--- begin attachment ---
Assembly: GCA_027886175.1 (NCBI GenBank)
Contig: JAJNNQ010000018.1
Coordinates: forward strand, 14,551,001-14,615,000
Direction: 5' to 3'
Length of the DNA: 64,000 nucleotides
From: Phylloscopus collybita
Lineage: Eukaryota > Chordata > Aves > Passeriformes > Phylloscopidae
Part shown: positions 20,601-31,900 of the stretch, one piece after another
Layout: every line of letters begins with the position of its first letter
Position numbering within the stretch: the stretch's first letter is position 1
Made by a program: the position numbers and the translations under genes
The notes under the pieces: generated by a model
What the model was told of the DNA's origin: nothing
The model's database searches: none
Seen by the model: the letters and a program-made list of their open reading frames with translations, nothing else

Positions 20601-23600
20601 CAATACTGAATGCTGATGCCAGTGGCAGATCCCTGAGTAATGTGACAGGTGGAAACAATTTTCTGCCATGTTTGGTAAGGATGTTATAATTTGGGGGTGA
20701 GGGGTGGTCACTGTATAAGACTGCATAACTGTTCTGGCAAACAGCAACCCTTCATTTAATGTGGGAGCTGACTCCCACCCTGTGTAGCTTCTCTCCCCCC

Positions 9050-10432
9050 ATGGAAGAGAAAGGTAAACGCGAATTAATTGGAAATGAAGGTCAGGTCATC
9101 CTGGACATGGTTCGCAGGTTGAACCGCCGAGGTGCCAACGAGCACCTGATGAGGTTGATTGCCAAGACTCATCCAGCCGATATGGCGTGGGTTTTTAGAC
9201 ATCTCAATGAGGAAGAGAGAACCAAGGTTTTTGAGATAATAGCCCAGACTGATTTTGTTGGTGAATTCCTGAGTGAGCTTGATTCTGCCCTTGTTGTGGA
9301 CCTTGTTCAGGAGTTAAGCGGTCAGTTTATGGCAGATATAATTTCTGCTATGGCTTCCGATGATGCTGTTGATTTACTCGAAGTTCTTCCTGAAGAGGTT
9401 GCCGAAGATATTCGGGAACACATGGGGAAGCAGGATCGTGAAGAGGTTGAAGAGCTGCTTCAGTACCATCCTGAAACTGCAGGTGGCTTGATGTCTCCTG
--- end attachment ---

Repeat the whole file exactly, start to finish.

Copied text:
Assembly: GCA_027886175.1 (NCBI GenBank)
Contig: JAJNNQ010000018.1
Coordinates: forward strand, 14,551,001-14,615,000
Direction: 5' to 3'
Length of the DNA: 64,000 nucleotides
From: Phylloscopus collybita
Lineage: Eukaryota > Chordata > Aves > Passeriformes > Phylloscopidae
Part shown: positions 20,601-31,900 of the stretch, one piece after another
Layout: every line of letters begins with the position of its first letter
Position numbering within the stretch: the stretch's first letter is position 1
Made by a program: the position numbers and the translations under genes
The notes under the pieces: generated by a model
What the model was told of the DNA's origin: nothing
The model's database searches: none
Seen by the model: the letters and a program-made list of their open reading frames with translations, nothing else

Positions 20601-23600
20601 CAATACTGAATGCTGATGCCAGTGGCAGATCCCTGAGTAATGTGACAGGTGGAAACAATTTTCTGCCATGTTTGGTAAGGATGTTATAATTTGGGGGTGA
20701 GGGGTGGTCACTGTATAAGACTGCATAACTGTTCTGGCAAACAGCAACCCTTCATTTAATGTGGGAGCTGACTCCCACCCTGTGTAGCTTCTCTCCCCCC

Positions 9050-10432
9050 ATGGAAGAGAAAGGTAAACGCGAATTAATTGGAAATGAAGGTCAGGTCATC
9101 CTGGACATGGTTCGCAGGTTGAACCGCCGAGGTGCCAACGAGCACCTGATGAGGTTGATTGCCAAGACTCATCCAGCCGATATGGCGTGGGTTTTTAGAC
9201 ATCTCAATGAGGAAGAGAGAACCAAGGTTTTTGAGATAATAGCCCAGACTGATTTTGTTGGTGAATTCCTGAGTGAGCTTGATTCTGCCCTTGTTGTGGA
9301 CCTTGTTCAGGAGTTAAGCGGTCAGTTTATGGCAGATATAATTTCTGCTATGGCTTCCGATGATGCTGTTGATTTACTCGAAGTTCTTCCTGAAGAGGTT
9401 GCCGAAGATATTCGGGAACACATGGGGAAGCAGGATCGTGAAGAGGTTGAAGAGCTGCTTCAGTACCATCCTGAAACTGCAGGTGGCTTGATGTCTCCTG